Michael Angel died June 12 at 87.
"The black-and-white snapshots revealed little worlds and scenes I wanted to bring alive in color," said Shelley Adler, whose "Shades of Time: The Extended Family of Shelley Adler" runs through July 1 at the Workmen's Circle.
Lev Nussimbaum lived as though life were theater, inventing an identity, dressing the part, shifting scenes, seeking audiences everywhere. He thought he could keep rewriting the ending, believed he could talk his way out of anything including his Jewish past, but ultimately he could not.
For thousands of young Israelis, the sun-drenched archipelagos of Southeast Asia were the perfect destination to forget the rigors of military service.
But this week, that post-Zionist nirvana became a nightmare. The tsunami that swept India, Thailand, Sri Lanka and the Andaman Islands on Sunday plunged hundreds of Israeli families into a frenzy of worry over relatives feared lost while touring.
When the date was set, everything came into focus. He really will become a bar mitzvah. How exciting the whole year became. Bobby knew his prayers and haftarah very well. No one was concerned about that. He began to work on his sermon and master that, too.
The Passover seder is a wonderful chance to connect with certain relatives that you love, along with hearing again the inspiring account of moving out of enslavement and fear while moving toward freedom and compassion for all who are hungry or mistreated. But for the majority of Jewish families, it's also a stressful time when personality clashes and unresolved conflicts with a few particular relatives spring up once again.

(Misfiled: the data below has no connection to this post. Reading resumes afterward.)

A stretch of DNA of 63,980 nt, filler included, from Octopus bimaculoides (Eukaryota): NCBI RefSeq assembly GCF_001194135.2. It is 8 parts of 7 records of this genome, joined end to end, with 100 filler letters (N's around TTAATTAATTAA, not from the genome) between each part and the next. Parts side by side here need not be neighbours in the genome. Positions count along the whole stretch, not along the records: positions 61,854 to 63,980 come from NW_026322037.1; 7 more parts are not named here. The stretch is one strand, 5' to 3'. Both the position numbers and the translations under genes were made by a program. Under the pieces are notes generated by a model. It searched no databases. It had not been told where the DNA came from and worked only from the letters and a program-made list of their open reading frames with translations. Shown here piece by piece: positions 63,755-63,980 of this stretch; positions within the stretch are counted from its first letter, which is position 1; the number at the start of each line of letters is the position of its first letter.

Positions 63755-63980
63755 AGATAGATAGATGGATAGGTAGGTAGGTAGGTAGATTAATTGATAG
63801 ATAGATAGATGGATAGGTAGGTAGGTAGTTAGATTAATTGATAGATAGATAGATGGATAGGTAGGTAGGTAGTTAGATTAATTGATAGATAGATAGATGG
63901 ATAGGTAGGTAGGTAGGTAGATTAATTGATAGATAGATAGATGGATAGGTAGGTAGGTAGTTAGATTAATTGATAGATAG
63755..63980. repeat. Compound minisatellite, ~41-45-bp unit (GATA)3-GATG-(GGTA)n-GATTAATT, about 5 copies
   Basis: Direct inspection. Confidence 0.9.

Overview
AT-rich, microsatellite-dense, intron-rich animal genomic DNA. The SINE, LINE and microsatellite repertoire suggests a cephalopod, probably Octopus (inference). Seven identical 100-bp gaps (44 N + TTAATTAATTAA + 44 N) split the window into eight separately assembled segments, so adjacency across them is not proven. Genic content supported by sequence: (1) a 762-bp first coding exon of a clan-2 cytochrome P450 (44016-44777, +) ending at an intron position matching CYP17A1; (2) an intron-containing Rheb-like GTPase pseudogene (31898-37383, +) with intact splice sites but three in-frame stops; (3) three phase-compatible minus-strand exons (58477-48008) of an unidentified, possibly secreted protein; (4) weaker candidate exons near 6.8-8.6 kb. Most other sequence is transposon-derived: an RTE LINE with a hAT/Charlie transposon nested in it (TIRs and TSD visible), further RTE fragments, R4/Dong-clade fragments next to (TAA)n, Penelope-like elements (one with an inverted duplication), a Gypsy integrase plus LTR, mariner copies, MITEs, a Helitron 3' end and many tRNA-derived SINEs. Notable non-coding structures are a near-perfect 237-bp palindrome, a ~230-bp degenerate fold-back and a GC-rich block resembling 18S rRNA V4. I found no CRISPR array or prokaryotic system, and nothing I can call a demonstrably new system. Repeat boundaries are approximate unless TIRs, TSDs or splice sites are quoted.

It suddenly occurred to me that the Holocaust was an attempted silencing of the Jews. While World War II was decades ago -- and the camps were liberated -- the quiet lingers. We're so far away from it all in the United States. In Poland, the wounds are still raw and it isn't something that the locals are comfortable talking about.
With software packages like Family Tree Maker and the growing availability of genealogy databases online, family-tree research is being marketed to consumers as an easy, accessible hobby. According to a 2000 Maritz Research poll, nearly 60 percent of people surveyed expressed an interest in genealogy, a 15 percent increase from 1995.
The event, which was staged by Cafe Europa, a Jewish Family Service program that serves as a social outlet and offers financial assistance and emotional support to Holocaust survivors, allowed those who shared a common experience to also share the joy of Chanukah with one another.
Every Sunday night in the late 1930s, Maurice Sendak's immigrant relatives descended on his Brooklyn home and ate everything in sight.
The proverbial apple may not fall far from the tree. Often, though, the question is: which tree?
En route home were Alice and Leo Howard and their 14-year-old grandsons, Yoni Howard and Adam Blitz, all of whom had survived the July 30 suicide bombings in Jerusalem's crowded Mahane Yehuda.
After the El Al jet landed, the relatives greeted each other with hugs and tears and counted themselves lucky. The bombs that killed 13 bystanders (as well as the two Hamas terrorists) and wounded nearly 170 people, had left the Howards relatively unscathed. Leo incurred whiplash, Yoni had glass shards embedded in one leg, and most had painful ringing in their ears. But the close family friends who had been with them at Mahane Yehuda were seriously injured and remained hospitalized.